This year, to reflect the breadth of 911s on offer, we’ve split the experts’ choices into three categories: best value, long term investment, and outright fun, all of which provide compelling options for a variety of budgets. It makes for a tantalising read: have your wallets at the ready as we present the 911s to buy for 2019…

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Herbert Ampferer: tales from Weissach

Herbert Ampferer is Austrian, and as soon as he finished his engineering studies at Steyr, his only thought was to get away to avoid military service which, 25 years after the war, had become extraordinarily unpopular. “I went to Sweden – thought I might find engineering work there. One evening I met a fellow Austrian in a bar in Stockholm, and over a beer I said to him I had two priorities: a girlfriend and a job.

“He thought he could help with the second and suggested that a sports car company in Stuttgart where he worked could probably find a place for me. It was called Porsche. I had never heard of it, but within a few weeks I had swapped Stockholm for Stuttgart and found myself employed at Zuffenhausen. I went straight into the engine department. I liked it immediately because of its ‘Austrian’ atmosphere.”

This was just as well because his first task was Entwicklungsauftrag EA 266, the project to build a small VW with an air-cooled engine beneath the rear seat: “It was horribly complicated,” recalls Ampferer. “Bent drives, drives running round corners… unbelievably complex.” It was a relief to move to the 924 project, intended as a joint venture with Audi which Porsche ended up taking over. In doing so it inherited the VW water-cooled four-cylinder engine: “It was a high-compression OHC unit with a long stroke that gave good mpg. But the cast-iron block was heavy. It was the beginning of Porsche’s learning curve with in-line water-cooled engines.”

It was the beginning of Ampferer’s learning curve too; the Audi unit would be reworked: “We put in a forged-steel crankshaft and extra-large main bearings, and we used screws for valve adjustment rather than Audi’s shims; we cut recesses into the pistons to avoid damage if the cam belt broke. We also had to redesign the manifold to fit the 924’s limited space. A deep sump kept the engine height low, and I finned it, which saved fitting an oil cooler.”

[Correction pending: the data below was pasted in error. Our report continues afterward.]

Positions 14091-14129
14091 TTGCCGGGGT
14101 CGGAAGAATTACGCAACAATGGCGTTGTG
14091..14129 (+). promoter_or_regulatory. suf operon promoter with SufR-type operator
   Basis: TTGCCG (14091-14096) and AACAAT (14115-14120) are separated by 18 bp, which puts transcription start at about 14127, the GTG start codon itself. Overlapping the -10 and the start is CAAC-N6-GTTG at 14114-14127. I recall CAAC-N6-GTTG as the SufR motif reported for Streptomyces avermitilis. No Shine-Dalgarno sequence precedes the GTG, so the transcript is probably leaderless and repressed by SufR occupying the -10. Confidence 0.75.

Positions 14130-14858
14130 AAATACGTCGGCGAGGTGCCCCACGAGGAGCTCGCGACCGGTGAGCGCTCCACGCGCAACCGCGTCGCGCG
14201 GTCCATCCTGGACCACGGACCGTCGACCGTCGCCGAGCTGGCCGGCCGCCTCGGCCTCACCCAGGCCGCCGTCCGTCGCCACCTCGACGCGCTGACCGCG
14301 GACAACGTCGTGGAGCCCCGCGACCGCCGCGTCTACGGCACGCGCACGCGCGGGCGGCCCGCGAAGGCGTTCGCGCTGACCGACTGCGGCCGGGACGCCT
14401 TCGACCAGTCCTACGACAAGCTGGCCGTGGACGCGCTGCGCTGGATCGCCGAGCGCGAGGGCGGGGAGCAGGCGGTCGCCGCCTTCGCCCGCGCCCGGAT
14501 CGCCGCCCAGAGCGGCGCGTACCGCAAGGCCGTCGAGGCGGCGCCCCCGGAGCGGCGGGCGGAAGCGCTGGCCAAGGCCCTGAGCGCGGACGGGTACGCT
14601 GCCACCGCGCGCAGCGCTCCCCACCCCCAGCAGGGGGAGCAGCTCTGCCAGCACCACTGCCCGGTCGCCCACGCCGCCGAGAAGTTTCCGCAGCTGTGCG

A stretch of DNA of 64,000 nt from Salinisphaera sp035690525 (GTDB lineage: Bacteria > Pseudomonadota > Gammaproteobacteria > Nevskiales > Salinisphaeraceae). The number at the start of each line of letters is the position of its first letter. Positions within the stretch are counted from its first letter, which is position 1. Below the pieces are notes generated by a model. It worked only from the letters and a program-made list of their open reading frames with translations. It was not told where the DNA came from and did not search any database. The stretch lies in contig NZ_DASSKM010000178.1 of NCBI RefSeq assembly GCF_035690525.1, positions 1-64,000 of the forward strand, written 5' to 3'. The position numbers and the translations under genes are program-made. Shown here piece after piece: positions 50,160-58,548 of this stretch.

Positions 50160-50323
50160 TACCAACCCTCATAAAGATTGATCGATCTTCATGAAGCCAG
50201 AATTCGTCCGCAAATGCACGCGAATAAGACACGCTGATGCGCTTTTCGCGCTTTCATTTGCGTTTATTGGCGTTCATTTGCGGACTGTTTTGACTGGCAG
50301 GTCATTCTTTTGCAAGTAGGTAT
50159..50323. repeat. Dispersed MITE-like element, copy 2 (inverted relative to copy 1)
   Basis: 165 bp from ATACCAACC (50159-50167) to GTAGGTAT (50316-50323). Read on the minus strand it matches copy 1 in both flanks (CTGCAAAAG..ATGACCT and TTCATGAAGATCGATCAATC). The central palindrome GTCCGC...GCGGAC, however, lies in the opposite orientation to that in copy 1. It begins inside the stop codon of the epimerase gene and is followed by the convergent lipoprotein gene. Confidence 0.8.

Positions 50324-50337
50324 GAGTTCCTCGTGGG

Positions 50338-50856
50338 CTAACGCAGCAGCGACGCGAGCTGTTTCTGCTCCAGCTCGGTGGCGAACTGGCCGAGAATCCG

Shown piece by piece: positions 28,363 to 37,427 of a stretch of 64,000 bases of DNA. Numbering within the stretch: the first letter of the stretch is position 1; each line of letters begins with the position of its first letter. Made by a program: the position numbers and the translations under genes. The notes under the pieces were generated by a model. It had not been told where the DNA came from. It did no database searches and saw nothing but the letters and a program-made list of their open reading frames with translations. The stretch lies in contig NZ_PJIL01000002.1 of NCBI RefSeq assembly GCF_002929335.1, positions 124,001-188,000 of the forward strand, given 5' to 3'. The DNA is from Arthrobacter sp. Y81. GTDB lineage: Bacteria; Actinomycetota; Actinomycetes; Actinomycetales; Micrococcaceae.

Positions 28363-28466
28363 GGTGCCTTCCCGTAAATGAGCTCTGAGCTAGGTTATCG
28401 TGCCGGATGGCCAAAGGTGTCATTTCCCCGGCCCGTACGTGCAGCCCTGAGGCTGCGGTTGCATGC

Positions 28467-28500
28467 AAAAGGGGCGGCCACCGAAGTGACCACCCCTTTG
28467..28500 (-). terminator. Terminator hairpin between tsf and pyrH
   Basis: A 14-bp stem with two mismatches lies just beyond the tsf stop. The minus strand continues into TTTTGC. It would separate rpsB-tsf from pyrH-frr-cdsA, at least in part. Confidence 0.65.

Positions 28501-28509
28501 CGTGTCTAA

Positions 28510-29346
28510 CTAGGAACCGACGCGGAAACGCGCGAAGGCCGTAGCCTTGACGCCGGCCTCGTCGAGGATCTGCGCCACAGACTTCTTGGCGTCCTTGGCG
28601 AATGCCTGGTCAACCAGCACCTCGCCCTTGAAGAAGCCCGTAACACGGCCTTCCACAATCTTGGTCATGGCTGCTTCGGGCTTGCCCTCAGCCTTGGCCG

As well as working on all versions of the 924, including the GT, he would go on to develop the 2.5 for the 944: “A very interesting project that was much more than just half a 928 engine. We had to design the 2.5 to fit the front suspension. The inspiration for the balancer shafts came from Mitsubishi; they added 12kg, but there was negligible additional friction. We built a prototype 924 engine with balancer shafts – you’ll find my signature on the first drawings of them!”

Chief of the engine department was Robert Binder; he recognised the young Ampferer’s raw talent early and put him to work on turbocharging. At that stage in early 1973 Porsche was studying the use of turbochargers – proving so successful in the Can-Am 917 racers – in road cars. “Valentin Schäffer had already done most of the development on the racing turbo. My job was to draw the concept for the road cars. The main difference is packaging: racing cars are open everywhere, so heat dissipation isn’t difficult, but acceptable styling for road cars meant we had to find ways of defusing this heat. There was also the problem of drivability – a racing car has the throttle either wide open or closed, but for road use you need part throttle openings. The turbochargers we had then were basically made for diesel engines, and they were not readily mappable to the requirements of petrol. When we had gone as far as we could with that, we then had to design the wastegate to retain exhaust pressure within the system so that when the throttle was released, the turbo did not stop turning.”

For the full interview with engineer Herbert Ampferer on Weissach’s secrets, pick up your copy of Total 911 issue 176 in shops now or get it delivered to your door via here. You can also download a digital copy with high definition bonus galleries to any Apple or Android device.